United States safety board to investigate second Tesla autopilot crash

Whose fault? Tesla crashes into fire truck driver blames autopilot
Culver City Firefighters Twitter
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25 January, 2018

In a post on Twitter, the federal safety agency said the "field investigation" would examine both driver and vehicle factors in Monday's accident.

It's a modern-day high-tech road warrior's worst nightmare: Your autopilot vehicle crashes your auto-piloted self into another car, or truck, or wall.

A tweet by the local firefighter's union Monday showed a photo of a Tesla Model S with its nose wedged under the back end of a fire truck and its hood badly wrinkled. But the thing was flying along at 65 miles-per-hour and the crash scared the heck out of the men and women assigned to Engine 42. Then again, we'll probably be worrying about driverless auto technology causing accidents instead. Driver explained Tesla had been set on autopilot.

In 2016, Tesla CEO Elon Musk made the significant announcement that, henceforth, every Tesla would now be fitted with the hardware necessary (like cameras) to be a completely autonomous vehicle.

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According to the tweet, the driver says the vehicle was on Autopilot.

That's a point Wired Magazine makes in the wake of this most recent accident. Tesla stated that they have attempted to educate drivers that their "advanced driver assistance system" is not meant to drive the vehicle without driver intervention.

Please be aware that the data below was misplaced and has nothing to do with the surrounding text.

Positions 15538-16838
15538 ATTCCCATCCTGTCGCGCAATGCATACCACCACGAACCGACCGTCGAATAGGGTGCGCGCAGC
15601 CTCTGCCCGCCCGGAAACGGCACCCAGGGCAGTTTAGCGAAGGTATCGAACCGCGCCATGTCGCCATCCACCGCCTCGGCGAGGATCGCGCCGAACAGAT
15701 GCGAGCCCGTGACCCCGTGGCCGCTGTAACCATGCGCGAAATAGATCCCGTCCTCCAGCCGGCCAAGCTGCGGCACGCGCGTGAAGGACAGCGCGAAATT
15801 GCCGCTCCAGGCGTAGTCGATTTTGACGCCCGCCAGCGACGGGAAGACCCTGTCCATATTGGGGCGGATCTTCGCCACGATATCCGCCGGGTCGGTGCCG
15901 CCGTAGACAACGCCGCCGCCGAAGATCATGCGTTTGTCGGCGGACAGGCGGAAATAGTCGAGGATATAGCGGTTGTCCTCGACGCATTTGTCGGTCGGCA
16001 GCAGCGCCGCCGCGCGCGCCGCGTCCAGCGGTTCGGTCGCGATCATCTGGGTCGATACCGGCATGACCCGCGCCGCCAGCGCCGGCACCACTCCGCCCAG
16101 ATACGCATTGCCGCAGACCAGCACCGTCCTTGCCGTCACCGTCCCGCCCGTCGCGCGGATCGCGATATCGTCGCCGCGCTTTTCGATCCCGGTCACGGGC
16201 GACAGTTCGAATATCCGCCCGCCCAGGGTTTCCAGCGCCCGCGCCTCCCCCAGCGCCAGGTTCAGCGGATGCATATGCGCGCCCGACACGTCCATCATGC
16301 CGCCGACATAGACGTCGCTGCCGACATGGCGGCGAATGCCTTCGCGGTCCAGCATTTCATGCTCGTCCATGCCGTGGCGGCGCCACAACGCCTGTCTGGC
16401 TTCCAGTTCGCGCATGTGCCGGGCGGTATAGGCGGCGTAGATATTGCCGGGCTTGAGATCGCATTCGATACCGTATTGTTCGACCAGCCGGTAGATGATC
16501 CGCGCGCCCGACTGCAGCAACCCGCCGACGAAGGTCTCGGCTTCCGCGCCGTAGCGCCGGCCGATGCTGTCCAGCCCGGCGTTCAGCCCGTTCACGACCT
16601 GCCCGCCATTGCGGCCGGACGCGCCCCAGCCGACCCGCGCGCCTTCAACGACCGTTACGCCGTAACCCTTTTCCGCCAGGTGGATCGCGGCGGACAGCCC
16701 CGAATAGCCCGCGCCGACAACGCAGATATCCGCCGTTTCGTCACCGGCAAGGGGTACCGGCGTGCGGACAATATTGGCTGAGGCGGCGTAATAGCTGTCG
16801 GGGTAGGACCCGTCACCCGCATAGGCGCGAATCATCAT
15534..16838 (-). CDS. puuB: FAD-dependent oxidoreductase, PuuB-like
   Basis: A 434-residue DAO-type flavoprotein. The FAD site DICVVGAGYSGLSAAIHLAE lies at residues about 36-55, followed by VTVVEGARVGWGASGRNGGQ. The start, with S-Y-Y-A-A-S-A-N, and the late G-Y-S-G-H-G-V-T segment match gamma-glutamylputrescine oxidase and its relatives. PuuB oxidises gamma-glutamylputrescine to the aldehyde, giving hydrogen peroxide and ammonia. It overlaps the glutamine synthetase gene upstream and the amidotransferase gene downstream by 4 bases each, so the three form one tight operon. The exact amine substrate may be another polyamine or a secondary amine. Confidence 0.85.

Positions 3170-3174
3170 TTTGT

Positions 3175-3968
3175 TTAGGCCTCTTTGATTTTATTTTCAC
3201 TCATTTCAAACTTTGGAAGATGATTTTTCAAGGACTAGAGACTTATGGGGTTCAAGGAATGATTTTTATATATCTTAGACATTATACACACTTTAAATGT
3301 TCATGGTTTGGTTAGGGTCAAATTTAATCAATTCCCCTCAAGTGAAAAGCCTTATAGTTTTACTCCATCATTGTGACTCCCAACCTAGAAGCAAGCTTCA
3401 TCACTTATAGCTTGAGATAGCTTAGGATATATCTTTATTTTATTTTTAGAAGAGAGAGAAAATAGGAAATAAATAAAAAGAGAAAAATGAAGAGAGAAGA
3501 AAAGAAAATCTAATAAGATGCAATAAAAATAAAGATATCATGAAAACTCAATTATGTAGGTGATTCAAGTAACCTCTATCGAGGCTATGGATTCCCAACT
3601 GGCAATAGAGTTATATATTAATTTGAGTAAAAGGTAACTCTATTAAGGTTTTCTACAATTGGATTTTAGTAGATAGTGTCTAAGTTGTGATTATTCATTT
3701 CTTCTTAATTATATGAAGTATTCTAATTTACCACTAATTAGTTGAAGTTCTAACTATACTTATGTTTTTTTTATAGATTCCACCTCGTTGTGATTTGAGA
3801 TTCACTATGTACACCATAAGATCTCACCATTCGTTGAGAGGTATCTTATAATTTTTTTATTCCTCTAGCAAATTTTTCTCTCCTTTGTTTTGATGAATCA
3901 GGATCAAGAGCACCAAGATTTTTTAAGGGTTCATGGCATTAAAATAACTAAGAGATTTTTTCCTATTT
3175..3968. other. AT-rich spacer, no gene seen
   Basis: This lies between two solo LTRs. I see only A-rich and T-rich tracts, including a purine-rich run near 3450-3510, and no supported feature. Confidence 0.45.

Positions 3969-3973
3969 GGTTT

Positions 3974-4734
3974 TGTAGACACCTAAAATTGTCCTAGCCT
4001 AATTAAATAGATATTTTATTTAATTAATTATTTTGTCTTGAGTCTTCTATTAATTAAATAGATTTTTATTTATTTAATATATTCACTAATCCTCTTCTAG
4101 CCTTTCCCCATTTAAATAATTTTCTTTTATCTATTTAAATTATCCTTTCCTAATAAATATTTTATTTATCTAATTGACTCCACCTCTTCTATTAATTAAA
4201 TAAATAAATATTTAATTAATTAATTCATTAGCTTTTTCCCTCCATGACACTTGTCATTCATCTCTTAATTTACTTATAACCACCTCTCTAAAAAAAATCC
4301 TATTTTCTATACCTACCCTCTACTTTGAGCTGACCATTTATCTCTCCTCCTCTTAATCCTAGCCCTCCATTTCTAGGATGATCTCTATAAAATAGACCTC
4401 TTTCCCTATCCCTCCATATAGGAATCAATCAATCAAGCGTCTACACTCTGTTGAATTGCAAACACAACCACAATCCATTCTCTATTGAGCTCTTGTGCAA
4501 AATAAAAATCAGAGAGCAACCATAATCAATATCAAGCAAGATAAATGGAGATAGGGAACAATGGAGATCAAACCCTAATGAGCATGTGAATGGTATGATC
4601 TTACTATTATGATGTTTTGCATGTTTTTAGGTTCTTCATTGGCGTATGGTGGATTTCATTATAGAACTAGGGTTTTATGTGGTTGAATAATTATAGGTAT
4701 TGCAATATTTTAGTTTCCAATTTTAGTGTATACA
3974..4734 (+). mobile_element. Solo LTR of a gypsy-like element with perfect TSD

The way in which the Tesla "Autopilot" system monitored and responded to the driver's interaction with the steering wheel was not an effective method of ensuring driver engagement. It says the autopilot feature is not created to steer the vehicle around objects that might block the roadway, as autonomous technology would. It raises the question of how involved drivers will be behind the wheel when fully autonomous technology inevitably takes off. However, the human driver of the other vehicle was found to be at fault in almost every case. In other words, the system is only created to reduce the driver's workload by taking over repetitive and mundane tasks like staying in the lane and avoiding other moving cars.

"Americans are starting to feel more comfortable with the idea of self-driving vehicles", AAA Automotive Engineering and Industry Relations Director Greg Brannon said. That time hasn't come just yet, though, as a drunk driver in California recently found out.


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